Book Review: A Practical Guide to Dragons, by Lisa Trumbauer

A Practical Guide to Dragons, by Lisa TrumbauerIf you're a D&D fan with kids, you need this book. I mean, you can't be letting your kids read the monster manual, even though they really want to, because they're not supposed to know how many hit dice that beholder has, right?

A Practical Guide to Dragons is perfect for kids. I scored a copy from Stacy Whitman, the Mirrorstone editor at Wizards of the Coast (we met at LTUE), and hadn't opened it myself when my 11-year-old daughter captured it and hauled it off to her bedroom.

She has read the monster manual (that's what I get for leaving these dangerous tomes just lying around where anybody can see them) but eagerly plowed into this "lighter" volume and reported back that it was much better, since there weren't tables of numbers detracting from the enjoyable blocks of text. Besides, the blocks of text were a lot longer, and far more fun.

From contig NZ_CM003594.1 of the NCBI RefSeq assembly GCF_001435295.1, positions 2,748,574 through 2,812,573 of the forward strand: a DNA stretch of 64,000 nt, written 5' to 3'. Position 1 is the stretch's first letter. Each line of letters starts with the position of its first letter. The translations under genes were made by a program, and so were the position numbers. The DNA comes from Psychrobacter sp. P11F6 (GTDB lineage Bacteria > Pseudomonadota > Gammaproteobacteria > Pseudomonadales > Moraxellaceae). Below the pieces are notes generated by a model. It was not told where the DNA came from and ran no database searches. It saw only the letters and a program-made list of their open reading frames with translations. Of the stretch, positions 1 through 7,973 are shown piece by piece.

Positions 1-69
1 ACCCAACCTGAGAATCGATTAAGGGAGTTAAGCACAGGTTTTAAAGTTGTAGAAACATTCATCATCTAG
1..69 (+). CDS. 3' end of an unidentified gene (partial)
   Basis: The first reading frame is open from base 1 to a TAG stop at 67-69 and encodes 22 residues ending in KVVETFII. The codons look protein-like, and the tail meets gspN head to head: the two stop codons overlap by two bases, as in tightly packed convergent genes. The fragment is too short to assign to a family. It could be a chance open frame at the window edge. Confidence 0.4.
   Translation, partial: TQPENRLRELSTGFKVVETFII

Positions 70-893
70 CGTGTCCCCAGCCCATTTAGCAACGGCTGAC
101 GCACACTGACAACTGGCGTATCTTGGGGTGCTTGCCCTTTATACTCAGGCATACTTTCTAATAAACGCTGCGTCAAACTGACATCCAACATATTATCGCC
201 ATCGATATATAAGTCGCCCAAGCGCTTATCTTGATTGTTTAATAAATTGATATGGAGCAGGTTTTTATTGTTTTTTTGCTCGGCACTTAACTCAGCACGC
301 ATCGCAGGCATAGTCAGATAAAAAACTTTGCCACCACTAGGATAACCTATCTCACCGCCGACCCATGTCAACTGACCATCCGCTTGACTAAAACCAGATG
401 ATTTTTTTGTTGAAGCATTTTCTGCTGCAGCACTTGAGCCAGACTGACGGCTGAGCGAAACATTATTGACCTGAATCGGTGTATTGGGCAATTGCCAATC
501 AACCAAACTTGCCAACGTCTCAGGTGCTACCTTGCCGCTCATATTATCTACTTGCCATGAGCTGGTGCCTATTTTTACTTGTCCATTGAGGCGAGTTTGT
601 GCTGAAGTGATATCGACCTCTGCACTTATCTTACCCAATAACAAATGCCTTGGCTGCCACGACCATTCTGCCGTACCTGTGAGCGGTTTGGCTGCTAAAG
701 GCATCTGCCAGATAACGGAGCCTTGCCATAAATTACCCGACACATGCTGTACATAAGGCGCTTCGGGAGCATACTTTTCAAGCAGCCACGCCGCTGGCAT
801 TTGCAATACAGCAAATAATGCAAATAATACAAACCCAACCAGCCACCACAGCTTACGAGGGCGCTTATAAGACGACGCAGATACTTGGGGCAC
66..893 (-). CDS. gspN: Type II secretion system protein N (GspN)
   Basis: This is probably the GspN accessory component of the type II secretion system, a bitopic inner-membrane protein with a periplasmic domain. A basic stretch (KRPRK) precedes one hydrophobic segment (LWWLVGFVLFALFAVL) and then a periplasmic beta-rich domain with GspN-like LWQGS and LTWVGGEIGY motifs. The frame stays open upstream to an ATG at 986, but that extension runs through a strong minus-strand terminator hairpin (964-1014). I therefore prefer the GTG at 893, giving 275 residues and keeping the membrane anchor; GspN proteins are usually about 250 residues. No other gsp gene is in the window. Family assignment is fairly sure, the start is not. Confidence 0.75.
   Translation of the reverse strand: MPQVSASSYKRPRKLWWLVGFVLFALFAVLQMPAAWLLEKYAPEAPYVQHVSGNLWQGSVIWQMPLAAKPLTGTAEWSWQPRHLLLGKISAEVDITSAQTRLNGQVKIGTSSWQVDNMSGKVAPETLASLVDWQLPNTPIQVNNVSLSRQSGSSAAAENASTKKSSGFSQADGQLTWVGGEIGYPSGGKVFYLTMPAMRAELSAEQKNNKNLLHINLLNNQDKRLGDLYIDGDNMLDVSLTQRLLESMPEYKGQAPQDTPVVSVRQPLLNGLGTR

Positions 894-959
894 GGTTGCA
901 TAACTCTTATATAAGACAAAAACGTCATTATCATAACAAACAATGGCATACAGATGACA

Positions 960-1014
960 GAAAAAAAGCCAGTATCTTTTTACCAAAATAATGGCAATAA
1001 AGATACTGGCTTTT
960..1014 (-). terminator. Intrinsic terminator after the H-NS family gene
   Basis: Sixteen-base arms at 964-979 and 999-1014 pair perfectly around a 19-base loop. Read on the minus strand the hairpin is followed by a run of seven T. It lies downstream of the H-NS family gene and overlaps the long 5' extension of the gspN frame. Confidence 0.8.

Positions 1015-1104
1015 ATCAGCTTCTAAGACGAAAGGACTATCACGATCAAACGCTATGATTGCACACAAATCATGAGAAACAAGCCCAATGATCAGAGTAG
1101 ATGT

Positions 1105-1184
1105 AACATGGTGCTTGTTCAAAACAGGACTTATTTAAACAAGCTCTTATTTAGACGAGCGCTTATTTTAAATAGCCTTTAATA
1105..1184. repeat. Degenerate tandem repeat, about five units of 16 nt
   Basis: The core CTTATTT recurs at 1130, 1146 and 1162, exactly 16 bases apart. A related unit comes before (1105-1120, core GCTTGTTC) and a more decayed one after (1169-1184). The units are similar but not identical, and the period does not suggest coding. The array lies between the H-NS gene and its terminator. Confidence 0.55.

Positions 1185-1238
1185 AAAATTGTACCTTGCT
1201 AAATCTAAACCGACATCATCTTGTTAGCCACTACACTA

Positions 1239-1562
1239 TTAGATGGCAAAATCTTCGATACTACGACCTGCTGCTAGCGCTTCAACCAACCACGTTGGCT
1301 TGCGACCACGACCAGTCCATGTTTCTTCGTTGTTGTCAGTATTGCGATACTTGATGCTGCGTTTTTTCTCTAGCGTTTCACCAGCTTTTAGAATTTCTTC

After reading (and enjoying) the book myself , I found another use for it -- it is possible that a tome very like this one could actually be "player knowledge," and could be worked into your next campaign as both a prop and a resource. There's even a little table of Draconic words you could drop into your campaign, forcing your players to do some research with the book rather than just throwing a d20 against "Knowledge: Draconic" and hoping they don't pooch the roll.

And at Amazon's $10.36 price tag it's a lot cheaper than the rest of your D&D sourcebooks.

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